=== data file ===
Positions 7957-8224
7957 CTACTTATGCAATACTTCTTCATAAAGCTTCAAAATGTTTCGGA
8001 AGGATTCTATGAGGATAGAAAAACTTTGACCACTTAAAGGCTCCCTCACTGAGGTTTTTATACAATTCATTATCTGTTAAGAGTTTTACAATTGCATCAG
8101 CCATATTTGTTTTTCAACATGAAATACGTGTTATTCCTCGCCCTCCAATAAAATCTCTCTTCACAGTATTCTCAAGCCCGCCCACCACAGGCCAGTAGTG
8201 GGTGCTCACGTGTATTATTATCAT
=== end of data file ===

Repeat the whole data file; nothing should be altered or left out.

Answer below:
Positions 7957-8224
7957 CTACTTATGCAATACTTCTTCATAAAGCTTCAAAATGTTTCGGA
8001 AGGATTCTATGAGGATAGAAAAACTTTGACCACTTAAAGGCTCCCTCACTGAGGTTTTTATACAATTCATTATCTGTTAAGAGTTTTACAATTGCATCAG
8101 CCATATTTGTTTTTCAACATGAAATACGTGTTATTCCTCGCCCTCCAATAAAATCTCTCTTCACAGTATTCTCAAGCCCGCCCACCACAGGCCAGTAGTG
8201 GGTGCTCACGTGTATTATTATCAT